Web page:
After watching what is probably Rick Grimes’ (Andrew Lincoln) next-to-last ride on The Walking Dead, fans naturally had a lot to say about his fateful and perhaps final encounter with the walker persuasion. Of all The Walking Dead mysteries ever attempted to be solved — and there have been a handful — this one is the biggest: the main star, the leader, the backbone of the series is leaving. But Rick was not the only major character on The Walking Dead to have a confounding and compelling story in Sunday’s episode, “The Obliged.”
The future for Michonne (Danai Gurira), and how that future jibes with her past, is a lot less certain than Rick’s immediate future, so what was The Walking Dead trying to tell us about her future in “The Obliged?” Some of it was as sharp as the blade of her katana, but at least one part of Michonne’s drama is murky.
The clear part is that she may very well be pregnant. The opening scenes of “The Obliged” deliberately painted Michonne as a symbol of fertility and life, a kind of post-apocalyptic Earth mother who’s the cradle of civilization. She’s seen nurturing Judith, Rick’s adopted daughter, but she’s also seen ending a feud, tending to the sick and reading up on how to literally foster life in this new era of (relative) peace. With Michonne the visual embodiment of fostering life, it makes sense she’d bring new life into the world too. It’s an idea producers aren’t shy about saying is on their minds. A Richonne baby literally keeps Rick’s spirit alive.
More confusing is one of the moments in the opening scenes of “The Obliged,” when Michonne happens on a terrifying sight: a walker hanging from a tree. Of course, walkers being strung up from places, placed on spikes or other posts is a near-everyday occurrence on The Walking Dead; hanging, as Gregory (Xander Berkeley) found out the hard way recently, isn’t unusual either. But something about this walker seemed off, and it was written all over Michonne’s face: he was black.
Seemingly freshly converted into the afterlife, this creature looks like he could’ve been alive and well before being strung up from the tree. He had his hands bound. He was wearing a hoodie — an article of clothing that, for many African-Americans, has been difficult to disassociate from the 2012 murder of Trayvon Martin — and he was dangling from the tree in a way almost impossible to not read as an allusion to the awful practice of lynching in the United States.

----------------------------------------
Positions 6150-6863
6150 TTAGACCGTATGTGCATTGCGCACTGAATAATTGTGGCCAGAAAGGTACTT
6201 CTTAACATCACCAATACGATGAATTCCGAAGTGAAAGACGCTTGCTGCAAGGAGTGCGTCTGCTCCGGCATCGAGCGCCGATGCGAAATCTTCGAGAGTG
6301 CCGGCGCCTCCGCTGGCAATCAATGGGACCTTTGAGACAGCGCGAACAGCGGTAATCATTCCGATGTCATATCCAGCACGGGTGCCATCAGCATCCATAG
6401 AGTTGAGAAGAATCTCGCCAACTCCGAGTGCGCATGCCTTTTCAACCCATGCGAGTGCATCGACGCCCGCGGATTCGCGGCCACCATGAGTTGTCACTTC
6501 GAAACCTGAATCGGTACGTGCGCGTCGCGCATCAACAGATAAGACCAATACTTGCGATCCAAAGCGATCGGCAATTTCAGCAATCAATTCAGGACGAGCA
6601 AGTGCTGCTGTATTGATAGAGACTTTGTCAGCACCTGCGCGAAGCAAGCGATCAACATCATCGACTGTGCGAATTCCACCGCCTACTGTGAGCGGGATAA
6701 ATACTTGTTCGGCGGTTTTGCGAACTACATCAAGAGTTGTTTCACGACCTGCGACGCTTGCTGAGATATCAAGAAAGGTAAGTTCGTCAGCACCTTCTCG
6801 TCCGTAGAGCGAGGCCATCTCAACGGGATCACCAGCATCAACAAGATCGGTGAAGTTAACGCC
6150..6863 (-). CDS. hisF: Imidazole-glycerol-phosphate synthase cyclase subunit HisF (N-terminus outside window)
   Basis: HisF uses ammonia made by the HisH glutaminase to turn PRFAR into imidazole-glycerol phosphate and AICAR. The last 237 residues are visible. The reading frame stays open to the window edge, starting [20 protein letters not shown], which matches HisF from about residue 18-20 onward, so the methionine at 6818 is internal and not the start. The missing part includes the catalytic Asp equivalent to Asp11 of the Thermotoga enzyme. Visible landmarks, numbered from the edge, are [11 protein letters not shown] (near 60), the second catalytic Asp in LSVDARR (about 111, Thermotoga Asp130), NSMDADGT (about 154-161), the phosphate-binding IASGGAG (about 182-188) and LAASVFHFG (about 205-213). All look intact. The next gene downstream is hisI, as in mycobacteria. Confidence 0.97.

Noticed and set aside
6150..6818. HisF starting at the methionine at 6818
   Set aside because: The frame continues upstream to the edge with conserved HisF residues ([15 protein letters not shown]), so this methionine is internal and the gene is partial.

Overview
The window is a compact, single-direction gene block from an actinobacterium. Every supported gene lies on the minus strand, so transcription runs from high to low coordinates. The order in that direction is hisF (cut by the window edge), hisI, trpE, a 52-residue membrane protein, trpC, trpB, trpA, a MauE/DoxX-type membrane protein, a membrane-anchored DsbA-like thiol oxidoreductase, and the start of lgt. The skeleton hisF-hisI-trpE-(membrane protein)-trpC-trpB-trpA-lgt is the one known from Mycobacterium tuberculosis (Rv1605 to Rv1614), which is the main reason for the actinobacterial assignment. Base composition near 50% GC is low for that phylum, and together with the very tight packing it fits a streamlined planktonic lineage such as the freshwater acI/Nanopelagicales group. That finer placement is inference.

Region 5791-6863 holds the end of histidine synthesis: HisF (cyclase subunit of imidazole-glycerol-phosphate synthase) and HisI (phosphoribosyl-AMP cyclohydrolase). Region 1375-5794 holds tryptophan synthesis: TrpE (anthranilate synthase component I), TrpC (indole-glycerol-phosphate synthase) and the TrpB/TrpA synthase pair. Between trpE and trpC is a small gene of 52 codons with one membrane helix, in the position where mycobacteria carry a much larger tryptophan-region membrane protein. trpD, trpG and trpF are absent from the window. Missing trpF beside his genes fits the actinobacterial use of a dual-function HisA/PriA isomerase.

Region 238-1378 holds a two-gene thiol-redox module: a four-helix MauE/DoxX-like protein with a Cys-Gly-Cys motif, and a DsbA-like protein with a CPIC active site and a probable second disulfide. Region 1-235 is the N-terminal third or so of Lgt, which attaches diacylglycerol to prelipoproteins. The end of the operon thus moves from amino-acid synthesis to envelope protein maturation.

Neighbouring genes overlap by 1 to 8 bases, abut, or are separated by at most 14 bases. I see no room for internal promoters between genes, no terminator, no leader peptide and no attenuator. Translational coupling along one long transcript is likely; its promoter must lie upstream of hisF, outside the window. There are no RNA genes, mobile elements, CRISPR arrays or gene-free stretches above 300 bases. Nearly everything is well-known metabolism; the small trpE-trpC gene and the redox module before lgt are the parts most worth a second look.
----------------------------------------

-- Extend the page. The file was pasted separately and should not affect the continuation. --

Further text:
The Walking Dead has occasionally dealt with issues about race and ethnicity, albeit almost always with subtlety. But the look of disgust and horror and anger on Michonne’s face seemed like an outsized reaction to your everyday walker torture. So who was this man, and why was he hanged? As of yet, The Walking Dead producers have been mum — TV Guide reached out for comment — on whether this moment was commentary on racism; it could’ve simply been a way to make Michonne think even more about her son Andre, devoured in Season 4, whom Negan had the gall to reference in their one-on-one. Either way, she is the person clearly leading the people of The Walking Dead into the future, and perhaps what The Walking Dead wanted viewers to know is that this mission isn’t ideological but deeply personal, unable to be separated from her identity, even in a world so unlike the one she knew before.
What did you think about that opening scene?
The Walking Dead airs Sundays at 9/8c on AMC.